Still weaving after all these years
By Alex Putterman
HARTFORD – Eye color is one trait that doesn’t dull with age. At 102 years old, Pauline Chernick’s irises remain deeply blue – imagine the ocean on a Caribbean vacation brochure. Those eyes don’t see so well anymore – macular degeneration limits Chernick’s vision – but over more than a century they’ve taken in plenty.
Today, Chernick lives in West Hartford’s Hebrew Home, receiving daily visits from her nephew and leaving once a week for a welcome excursion to engage in her favorite hobby.
The Hartford Artisans Weaving Center has – for eight-10 years, Chernick estimates – been a principal source of her leisure time. The Weaving Center teaches the blind and elderly the art of hand-weaving, a hobby for the participants and a practicality for the Center, which turns the fabric they weave into scarves, blankets, clothing and more, then sells the products at outlets in the community and at their own mid-November open house.
Chernick, the program’s oldest artisan by nearly a decade, has found activity increasingly difficult as she has become more and more frail over the years. Weaving energizes her, she says. It allows her respite from her usual environment and drops her into one that feeds her desire to be active and her need to be social. In this way, she perfectly exemplifies the Center’s mission.
“Especially for somebody like Pauline who can’t stand to sit around and play bingo, it gives her something so that she feels like she’s contributing to life,” says Dorrie Hunt, secretary of the Center’s Board of Directors. “That she’s part of life. That she’s not just sitting passively and waiting for life to go on. That she’s actively doing something and interacting.”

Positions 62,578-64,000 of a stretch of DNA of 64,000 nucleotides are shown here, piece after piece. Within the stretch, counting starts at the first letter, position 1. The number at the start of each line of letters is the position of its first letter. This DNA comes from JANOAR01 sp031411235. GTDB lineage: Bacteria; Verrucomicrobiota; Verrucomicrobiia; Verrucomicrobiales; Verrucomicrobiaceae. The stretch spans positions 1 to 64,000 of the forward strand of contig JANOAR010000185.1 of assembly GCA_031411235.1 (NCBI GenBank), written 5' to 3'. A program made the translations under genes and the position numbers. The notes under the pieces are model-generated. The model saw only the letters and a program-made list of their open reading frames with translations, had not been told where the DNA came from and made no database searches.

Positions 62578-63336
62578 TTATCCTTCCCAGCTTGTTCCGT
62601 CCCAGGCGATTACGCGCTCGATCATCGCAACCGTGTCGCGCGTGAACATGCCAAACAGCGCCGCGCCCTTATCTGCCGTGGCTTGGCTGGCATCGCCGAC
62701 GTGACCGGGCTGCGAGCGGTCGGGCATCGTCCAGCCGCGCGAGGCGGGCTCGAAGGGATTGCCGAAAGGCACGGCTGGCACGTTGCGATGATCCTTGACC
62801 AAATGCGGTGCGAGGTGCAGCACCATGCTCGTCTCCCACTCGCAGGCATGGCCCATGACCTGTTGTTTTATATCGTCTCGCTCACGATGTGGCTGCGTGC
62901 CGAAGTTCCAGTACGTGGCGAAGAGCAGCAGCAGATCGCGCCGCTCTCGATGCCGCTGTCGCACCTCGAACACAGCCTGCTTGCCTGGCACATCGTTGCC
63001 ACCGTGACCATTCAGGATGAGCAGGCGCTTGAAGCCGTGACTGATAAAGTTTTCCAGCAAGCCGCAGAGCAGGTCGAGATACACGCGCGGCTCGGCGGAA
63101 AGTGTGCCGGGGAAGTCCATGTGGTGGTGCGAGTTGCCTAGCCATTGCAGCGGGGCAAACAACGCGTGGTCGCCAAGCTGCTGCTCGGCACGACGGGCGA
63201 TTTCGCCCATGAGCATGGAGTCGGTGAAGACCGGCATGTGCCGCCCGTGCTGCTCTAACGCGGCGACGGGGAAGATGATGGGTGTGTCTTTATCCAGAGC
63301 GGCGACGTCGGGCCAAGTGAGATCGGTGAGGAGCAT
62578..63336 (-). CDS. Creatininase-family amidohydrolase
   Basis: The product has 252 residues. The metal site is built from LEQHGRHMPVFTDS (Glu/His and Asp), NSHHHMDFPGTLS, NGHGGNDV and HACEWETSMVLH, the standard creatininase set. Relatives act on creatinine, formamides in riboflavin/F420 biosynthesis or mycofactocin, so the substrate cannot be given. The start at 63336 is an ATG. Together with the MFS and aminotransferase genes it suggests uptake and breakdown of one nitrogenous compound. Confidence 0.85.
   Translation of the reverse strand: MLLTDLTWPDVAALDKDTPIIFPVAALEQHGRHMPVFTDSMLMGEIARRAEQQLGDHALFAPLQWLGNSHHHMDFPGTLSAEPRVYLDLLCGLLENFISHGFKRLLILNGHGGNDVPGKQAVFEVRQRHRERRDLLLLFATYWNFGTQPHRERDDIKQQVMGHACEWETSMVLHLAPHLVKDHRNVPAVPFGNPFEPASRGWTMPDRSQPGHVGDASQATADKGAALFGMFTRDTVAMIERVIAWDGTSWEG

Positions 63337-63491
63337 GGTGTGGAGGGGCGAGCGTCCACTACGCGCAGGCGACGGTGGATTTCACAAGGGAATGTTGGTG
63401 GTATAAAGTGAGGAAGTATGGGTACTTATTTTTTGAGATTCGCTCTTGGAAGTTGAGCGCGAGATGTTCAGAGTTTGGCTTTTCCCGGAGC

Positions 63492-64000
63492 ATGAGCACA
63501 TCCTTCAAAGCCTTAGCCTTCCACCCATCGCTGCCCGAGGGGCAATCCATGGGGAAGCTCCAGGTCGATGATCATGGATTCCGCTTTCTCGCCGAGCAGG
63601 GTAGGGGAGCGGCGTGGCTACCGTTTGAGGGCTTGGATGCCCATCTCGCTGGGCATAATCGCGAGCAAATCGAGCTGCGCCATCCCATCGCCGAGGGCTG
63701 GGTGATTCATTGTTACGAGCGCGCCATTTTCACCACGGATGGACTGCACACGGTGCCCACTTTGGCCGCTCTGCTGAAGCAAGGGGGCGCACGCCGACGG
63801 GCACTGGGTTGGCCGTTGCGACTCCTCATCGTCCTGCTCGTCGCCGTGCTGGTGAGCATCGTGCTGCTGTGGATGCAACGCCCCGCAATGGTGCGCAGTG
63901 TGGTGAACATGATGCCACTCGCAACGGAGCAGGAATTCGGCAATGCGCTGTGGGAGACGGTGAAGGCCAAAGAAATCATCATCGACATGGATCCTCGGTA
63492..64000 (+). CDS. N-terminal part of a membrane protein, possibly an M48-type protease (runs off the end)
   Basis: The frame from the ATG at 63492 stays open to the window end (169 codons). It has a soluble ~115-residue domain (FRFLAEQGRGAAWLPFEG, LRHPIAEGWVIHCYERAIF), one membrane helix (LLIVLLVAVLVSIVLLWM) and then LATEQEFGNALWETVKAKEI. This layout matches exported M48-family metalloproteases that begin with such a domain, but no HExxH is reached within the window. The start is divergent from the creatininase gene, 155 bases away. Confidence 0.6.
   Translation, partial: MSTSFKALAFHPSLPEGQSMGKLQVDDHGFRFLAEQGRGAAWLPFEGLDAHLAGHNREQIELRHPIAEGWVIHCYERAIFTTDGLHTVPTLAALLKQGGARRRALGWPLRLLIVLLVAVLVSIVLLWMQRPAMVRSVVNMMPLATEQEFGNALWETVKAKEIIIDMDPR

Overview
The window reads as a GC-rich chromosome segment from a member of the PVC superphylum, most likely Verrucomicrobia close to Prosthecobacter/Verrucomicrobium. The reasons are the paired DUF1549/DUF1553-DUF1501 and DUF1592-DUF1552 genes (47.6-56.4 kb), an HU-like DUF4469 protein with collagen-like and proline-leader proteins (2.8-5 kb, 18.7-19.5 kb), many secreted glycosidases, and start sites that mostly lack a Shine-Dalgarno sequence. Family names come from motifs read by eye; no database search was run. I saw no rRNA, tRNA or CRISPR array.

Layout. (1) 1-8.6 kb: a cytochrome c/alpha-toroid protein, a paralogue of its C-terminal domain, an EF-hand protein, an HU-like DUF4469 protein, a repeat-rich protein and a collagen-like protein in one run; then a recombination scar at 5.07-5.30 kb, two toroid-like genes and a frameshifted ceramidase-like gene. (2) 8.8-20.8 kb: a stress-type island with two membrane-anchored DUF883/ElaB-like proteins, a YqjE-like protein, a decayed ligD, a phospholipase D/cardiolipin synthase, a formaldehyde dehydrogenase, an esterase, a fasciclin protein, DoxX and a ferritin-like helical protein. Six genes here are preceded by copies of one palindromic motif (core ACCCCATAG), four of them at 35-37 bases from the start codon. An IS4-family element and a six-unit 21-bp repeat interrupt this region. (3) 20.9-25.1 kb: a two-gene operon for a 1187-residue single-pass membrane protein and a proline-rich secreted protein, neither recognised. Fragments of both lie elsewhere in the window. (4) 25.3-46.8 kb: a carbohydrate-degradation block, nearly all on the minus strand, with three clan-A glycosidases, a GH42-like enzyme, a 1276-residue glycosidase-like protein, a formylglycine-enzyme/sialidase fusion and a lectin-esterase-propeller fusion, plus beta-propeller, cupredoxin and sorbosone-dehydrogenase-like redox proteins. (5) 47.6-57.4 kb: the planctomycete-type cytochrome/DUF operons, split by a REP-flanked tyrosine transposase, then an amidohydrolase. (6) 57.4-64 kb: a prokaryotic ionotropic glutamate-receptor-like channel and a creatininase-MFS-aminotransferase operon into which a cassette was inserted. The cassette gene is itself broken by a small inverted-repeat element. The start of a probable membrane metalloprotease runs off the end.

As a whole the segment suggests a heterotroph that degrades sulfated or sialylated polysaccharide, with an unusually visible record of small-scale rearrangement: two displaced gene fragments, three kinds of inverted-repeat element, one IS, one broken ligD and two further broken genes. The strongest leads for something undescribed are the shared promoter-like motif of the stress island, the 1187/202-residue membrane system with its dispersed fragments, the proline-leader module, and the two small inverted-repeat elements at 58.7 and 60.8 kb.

Chernick was born in New York City, grew up in Monticello, N.Y. and in 1985 moved to Manchester, where she lived with her niece. She never married or had children but greatly enjoyed the company of family. She travelled throughout her life, particularly enjoying Paris and Athens, and read “anything and everything that I could get at,” the New York Times being her favorite. Her family was Orthodox, and she has been a lifetime Hadassah member while belonging to synagogues in Monticello and Manchester.
Chernick has more or less remained healthy as she has aged. Only in the past few years has she required a walker, and in February she spent 10 days in a hospital, but overall she is well.
The world isn’t what it used to be, she says, probably because families are less close-knit, but things aren’t too bad nowadays either. Social interaction has always been paramount to Chernick, and it vitalizes her still. She speaks frequently with her niece, and her nephew, Abe Linner, stops by at least six times a week, sitting and chatting with her in the Hebrew Home lobby or guiding her on hour-long walks.
Still, weaving and the social interaction it brings is the highlight of Chernick’s week.
“I feel comfortable (weaving),” Chernick says. “I’d rather do that than anything else.”
Linner says weaving keeps his aunt’s spirits high, gives her a sense of accomplishment. Linner, like most of the family, calls his aunt “Pesh,” short for Peshye, her Hebrew name. The nickname is a relic of the past, of pleasant memories and happy days with family in Monticello. The past has been a lengthy prologue. Now Chernick weaves her future.
Comments? email email@example.com